Benchmark detail, Screenshots, Methodology

Data Overload

The team at Oxide Games has done an excellent job of creating a benchmark that is useful to many different people with different data needs and requirements. The test is easy to setup and load, runs consistently and fairly stable (for a pre-beta) and the sheet number of data points exported is enough to make your head hurt. Ashes of the Singularity’s benchmark provides an average frame rate for the entire 180 second test, a break down by scene categories (normal, medium, heavy) and even performance on a per-scene basis. To top it off, frame times are recorded with CPU and GPU times in mind and an indicator of which processor was the limit for each individual frame.

Breaking out data into the normal, medium and heavy data sets is very important and allows an easy way for reviewers and technology enthusiasts to evaluate the hardware they wish to target. A “normal” batch test series (which is about 60 seconds worth of the entire test) is the total of the scenes with lower draw call counts, something under 10,000. Scenes in the “medium” batch group, another 60 seconds of the test, have typical draw call count ranges of 10k – 20k. Finally, anything over 20,000 draw calls deep is referred to as the “heavy” sample of tests (representing the final third of the game).

For my evaluation today, that is as deep as I was able to get. I really believe that the frame time data provided by Oxide in these results can be parsed to show us some very interesting statistics and trends for the CPU to CPU comparisons but due to time constraints with the test and other hardware projects on the docket I’ll have to revisit at a later time. I’m sure there are others out there in the community that will dive in immediately and I can’t wait to see what is found in the meantime!

Ashes of the Singularity Screenshots

Though the game doesn’t “wow” us with visuals in the same way that something like Far Cry 4 or Crysis 3 might, fans of strategy games will immediately recognize the amount of units and projectiles on screen at the same time and fall in love with the style and presentation.

Click to Enlarge

As a frequent RTS gamer that is looking for a new to spend several hours a day or week, I am very eager to try out the game first hand!

Our Testing Methodology and Selections

Our testing methodology was straight forward as we decided to focus more on the CPU scaling capability of Ashes of the Singularity rather than on multiple GPUs. We chose five different CPUs and platforms, two different GPUs, two resolutions, two quality settings and, of course, both DX11 and DX12 APIs.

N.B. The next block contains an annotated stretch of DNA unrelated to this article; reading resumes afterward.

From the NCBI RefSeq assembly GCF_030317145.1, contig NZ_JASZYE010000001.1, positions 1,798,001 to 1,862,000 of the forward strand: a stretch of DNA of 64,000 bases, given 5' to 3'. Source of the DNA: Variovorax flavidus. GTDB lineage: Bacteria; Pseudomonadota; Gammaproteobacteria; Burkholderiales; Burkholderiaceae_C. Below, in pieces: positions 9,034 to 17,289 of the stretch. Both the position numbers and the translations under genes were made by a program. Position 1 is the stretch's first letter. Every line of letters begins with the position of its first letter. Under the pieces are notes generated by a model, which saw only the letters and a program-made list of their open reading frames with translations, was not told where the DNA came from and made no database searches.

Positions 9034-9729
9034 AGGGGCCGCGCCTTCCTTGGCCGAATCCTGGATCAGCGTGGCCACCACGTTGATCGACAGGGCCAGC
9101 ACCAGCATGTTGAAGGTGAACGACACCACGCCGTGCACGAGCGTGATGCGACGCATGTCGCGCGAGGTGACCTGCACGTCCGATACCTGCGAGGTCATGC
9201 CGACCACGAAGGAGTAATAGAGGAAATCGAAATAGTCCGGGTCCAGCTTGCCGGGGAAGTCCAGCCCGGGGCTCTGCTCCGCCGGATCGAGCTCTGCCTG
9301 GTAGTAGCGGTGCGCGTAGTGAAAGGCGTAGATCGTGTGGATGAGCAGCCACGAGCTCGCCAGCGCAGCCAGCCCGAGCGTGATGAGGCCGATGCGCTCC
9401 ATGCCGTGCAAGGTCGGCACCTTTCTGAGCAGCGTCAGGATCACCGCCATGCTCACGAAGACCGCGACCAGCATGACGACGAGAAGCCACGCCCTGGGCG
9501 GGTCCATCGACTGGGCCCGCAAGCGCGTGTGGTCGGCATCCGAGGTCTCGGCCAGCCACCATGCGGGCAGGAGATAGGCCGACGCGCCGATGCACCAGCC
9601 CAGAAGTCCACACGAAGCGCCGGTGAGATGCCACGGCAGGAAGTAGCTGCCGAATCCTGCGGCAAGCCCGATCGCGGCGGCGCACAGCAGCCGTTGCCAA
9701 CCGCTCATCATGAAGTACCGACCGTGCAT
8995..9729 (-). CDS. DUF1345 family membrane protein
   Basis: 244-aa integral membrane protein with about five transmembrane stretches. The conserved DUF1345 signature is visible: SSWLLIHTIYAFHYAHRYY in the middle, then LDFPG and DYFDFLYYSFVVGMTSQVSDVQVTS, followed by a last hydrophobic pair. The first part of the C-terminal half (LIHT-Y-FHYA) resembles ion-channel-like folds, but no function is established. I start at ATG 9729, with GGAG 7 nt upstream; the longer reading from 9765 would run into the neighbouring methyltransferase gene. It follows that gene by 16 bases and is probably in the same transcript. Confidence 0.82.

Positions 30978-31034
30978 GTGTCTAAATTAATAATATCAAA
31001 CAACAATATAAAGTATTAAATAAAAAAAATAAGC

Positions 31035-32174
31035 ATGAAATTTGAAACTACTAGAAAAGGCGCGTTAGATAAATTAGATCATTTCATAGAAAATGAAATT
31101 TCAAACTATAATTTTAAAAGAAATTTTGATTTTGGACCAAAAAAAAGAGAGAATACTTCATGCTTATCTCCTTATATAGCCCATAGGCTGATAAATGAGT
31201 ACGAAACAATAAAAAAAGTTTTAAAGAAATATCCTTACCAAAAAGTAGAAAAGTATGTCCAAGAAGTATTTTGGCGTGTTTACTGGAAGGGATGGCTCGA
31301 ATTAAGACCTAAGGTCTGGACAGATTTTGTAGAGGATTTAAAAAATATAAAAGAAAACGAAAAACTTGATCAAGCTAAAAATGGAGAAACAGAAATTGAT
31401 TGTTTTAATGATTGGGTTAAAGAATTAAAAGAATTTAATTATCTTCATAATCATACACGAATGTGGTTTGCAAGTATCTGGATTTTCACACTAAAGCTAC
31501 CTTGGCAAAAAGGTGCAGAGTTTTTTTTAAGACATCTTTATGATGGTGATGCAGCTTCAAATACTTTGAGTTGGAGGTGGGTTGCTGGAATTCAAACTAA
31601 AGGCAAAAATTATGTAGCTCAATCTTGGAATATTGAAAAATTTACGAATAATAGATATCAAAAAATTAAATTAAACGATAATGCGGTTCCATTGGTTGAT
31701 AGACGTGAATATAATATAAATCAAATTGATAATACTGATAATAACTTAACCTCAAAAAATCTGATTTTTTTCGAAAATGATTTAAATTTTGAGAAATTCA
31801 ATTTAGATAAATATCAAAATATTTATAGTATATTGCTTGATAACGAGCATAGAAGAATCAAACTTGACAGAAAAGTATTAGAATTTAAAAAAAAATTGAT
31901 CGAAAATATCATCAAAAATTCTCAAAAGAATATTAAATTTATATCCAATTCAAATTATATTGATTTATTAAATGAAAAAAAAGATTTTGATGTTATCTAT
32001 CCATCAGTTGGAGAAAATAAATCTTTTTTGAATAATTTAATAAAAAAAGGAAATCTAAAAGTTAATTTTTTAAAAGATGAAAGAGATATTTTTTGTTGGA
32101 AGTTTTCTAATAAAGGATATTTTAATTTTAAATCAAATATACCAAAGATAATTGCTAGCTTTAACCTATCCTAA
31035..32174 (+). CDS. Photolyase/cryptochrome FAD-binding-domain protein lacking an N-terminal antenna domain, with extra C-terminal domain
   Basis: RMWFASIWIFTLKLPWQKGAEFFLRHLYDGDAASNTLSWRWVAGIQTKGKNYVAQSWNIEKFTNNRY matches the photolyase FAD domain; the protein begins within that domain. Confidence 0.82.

• Processors
    • Intel Core i7-5960X (Haswell-E, 8-core)
    • Intel Core i7-6700K (Skylake, 4-core)
    • Intel Core i3-4330 (Haswell, 2-core)
    • AMD FX-8370 (Vishera, 8-core / 4-module)
    • AMD FX-6300 (Vishera, 6-core / 3-module)
  • Graphics Cards
    • NVIDIA GeForce GTX 980
    • AMD Radeon R9 390X
  • Resolutions
    • 1920×1080
    • 2560×1600
  • Presets
    • Low
    • High (AA off)
  • APIs
    • DX11
    • DX12

While 80 total data points, after combining / averaging duplicate runs, doesn’t sound like a whole lot until you start to graph and combine it all to communicate to a readership. I think you’ll find we did a good job of breaking up and organizing it in a few different ways to help make sense of it all.

A couple of points first. I tried to get a wide array of processors in the test to see how everything scaled from the 8-core / 16-thread Haswell-E monstrosity down to the 2-core / 4-thread Core i3 processor that sells for less than $140. I know many people still utilize the low-cost FX-6300 for budget builds with a current selling price under $100 so I wanted to include it as well.

Our two graphics cards were selected to be “sort of” close in expected performance while also not topping out either GPU architecture. The GeForce GTX 980 sells for $50-70 more than the R9 390X so we should keep that mind as we look through the benchmark results.

Results we be presented first comparing the GTX 980 and R9 390X with the same processor and platform, for all five processors in our test. Next I will show how all the CPUs scale together with each individual GPU and finally wrap up with a GPU to GPU normalized scale that compares the GTX 980 in relation to the R9 390X across all processors and both APIs.

Let’s dive in!

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